(Blunder) Heaters get hot quickly! The fry tank heater was in the way one day as I was scrubbing the walls so I took it out for a second. At most, one minute later, I was done and replaced the heater. SNAP! CRACKLE! POP!!! That's right... I'd forgotten to unplug it and in those few seconds it got so hot the glass shattered when I dipped it into the water. Fortunately, none of the fry were injured.

(Blunder) Watch out for those labels! I was siphoning the bottom of the fry tank when I noticed a lot of white cloudy stuff floating around the tank. I siphoned it all up but a few minutes later there was even more of it. This cycle repeated itself several times before I finally figured out that the white stuff was paper from the price label on the tube I'd purchased for siphoning. It had been slowly dissolving every time it got dipped into the tank water. Needless to say, from now on I'm going to be more careful about removing labels.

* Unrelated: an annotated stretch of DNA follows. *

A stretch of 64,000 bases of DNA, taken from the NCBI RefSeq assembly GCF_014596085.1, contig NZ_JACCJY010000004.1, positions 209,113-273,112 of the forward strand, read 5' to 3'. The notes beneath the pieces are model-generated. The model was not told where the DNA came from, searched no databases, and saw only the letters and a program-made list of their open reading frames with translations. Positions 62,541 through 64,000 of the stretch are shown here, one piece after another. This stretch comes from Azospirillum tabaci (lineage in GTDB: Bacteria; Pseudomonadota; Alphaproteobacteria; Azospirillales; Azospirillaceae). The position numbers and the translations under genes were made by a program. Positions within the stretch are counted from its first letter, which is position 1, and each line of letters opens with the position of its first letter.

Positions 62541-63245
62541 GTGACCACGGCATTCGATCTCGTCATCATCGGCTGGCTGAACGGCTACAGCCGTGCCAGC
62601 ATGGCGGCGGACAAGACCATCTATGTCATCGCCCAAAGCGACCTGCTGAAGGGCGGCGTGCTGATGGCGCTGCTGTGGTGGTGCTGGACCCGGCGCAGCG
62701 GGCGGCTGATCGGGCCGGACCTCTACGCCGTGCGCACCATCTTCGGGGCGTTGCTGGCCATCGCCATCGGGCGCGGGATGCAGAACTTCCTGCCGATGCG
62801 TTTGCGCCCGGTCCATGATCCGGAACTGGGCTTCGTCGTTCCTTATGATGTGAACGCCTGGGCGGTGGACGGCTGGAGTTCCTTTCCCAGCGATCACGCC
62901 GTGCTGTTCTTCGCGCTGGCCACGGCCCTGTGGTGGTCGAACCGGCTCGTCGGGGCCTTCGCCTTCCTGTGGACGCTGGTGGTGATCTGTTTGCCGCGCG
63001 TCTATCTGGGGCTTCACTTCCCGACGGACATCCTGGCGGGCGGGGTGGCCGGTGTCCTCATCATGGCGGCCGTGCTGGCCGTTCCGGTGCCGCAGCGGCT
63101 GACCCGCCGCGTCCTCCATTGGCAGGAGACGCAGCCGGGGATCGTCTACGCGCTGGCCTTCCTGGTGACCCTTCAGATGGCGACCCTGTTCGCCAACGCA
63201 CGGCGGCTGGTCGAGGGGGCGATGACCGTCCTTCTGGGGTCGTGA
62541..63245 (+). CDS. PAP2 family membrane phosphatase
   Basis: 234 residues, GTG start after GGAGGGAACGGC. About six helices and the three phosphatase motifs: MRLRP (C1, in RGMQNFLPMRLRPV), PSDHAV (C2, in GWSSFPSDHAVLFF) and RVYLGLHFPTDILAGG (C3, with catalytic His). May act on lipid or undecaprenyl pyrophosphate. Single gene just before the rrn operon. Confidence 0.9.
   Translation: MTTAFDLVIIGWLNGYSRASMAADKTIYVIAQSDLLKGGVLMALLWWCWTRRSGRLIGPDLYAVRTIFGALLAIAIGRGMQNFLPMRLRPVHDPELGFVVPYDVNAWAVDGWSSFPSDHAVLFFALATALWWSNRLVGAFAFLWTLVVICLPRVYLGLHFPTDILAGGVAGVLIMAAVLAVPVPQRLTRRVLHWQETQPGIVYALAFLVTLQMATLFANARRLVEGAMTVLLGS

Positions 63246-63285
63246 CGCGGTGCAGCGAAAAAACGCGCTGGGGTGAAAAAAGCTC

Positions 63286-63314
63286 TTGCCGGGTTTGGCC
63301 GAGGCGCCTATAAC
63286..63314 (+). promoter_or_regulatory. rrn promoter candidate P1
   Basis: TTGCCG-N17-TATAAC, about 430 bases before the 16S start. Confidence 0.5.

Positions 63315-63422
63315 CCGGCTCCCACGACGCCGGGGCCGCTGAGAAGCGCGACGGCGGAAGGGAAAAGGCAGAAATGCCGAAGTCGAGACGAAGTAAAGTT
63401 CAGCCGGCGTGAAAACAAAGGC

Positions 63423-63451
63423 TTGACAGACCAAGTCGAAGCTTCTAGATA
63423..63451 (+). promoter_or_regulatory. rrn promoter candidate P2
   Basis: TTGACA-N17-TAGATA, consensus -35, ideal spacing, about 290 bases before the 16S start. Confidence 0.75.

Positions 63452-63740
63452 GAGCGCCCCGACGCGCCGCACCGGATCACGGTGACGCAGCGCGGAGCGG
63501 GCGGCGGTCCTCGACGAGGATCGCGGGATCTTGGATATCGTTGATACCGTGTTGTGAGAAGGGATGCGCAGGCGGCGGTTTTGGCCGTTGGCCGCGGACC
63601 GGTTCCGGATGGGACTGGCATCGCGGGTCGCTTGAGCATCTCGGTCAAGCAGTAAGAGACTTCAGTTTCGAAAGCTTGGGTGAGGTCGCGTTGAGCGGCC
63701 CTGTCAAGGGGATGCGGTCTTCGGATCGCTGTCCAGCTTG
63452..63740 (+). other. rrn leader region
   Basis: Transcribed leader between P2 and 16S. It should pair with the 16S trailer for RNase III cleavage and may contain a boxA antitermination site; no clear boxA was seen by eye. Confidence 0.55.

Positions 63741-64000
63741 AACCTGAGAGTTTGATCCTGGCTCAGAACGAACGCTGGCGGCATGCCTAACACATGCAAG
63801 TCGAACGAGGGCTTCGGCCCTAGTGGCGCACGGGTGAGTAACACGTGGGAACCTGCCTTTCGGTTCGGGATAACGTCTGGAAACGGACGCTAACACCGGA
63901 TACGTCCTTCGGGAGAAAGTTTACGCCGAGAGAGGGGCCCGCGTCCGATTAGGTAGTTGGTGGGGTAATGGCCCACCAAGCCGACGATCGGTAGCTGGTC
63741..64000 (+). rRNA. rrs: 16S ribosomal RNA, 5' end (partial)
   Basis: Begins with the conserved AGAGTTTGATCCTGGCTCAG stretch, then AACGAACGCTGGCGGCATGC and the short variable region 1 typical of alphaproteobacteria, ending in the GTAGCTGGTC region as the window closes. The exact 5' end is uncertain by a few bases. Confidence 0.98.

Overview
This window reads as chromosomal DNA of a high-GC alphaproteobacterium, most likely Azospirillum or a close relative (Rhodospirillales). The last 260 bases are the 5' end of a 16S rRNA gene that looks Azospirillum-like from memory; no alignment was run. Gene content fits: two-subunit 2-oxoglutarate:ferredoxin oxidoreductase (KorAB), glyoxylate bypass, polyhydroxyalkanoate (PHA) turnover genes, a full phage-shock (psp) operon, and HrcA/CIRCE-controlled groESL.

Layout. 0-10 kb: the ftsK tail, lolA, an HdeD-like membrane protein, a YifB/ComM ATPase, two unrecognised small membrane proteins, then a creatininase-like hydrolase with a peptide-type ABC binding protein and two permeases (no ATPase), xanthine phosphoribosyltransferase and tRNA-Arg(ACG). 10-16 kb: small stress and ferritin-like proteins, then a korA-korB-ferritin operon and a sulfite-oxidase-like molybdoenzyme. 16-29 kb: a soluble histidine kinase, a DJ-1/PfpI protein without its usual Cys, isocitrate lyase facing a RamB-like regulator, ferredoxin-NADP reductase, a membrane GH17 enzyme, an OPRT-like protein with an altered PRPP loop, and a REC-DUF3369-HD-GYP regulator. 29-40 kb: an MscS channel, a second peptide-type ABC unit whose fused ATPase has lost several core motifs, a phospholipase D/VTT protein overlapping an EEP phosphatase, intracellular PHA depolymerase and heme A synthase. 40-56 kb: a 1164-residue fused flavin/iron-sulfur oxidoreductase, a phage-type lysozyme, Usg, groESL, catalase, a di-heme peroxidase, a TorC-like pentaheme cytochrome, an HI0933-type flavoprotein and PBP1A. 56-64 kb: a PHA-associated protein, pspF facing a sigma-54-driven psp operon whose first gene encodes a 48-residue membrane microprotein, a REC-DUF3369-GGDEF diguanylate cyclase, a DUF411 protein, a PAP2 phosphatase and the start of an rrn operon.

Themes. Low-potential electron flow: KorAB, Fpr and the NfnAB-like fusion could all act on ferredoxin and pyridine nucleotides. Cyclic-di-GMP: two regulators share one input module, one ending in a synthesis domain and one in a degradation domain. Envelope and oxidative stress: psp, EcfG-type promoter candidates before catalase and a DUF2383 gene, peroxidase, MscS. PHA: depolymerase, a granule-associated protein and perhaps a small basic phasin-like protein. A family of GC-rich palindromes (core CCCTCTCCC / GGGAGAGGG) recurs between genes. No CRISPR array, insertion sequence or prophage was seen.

(Blunder) Only having one Grindal worm culture box. One morning I awoke to discover that the Grindal worms I'd been feeding my fry were killing themselves climbing the sides of their culture box. The reason was that the bedding material had gotten too wet and soured. I got some new potting soil (organic, of course) and moved the worms into a new container with the new bedding. They loved it... too much. The worms were so happy with the new quarters that they wouldn't come up to feed on the baby food sticking to the bottom of the cover. This meant I couldn't harvest them. My fry were going to starve!

Fortunately, enough did cling to the bottom of the cover to sustain the fry. After three days the worms had rediscovered that food was available on the cover and I'm now able to harvest plenty. The lesson I learned from this is that even though one small box can produce plenty of worms, it's a good idea to have two so that when one slows down the second can pick up the slack.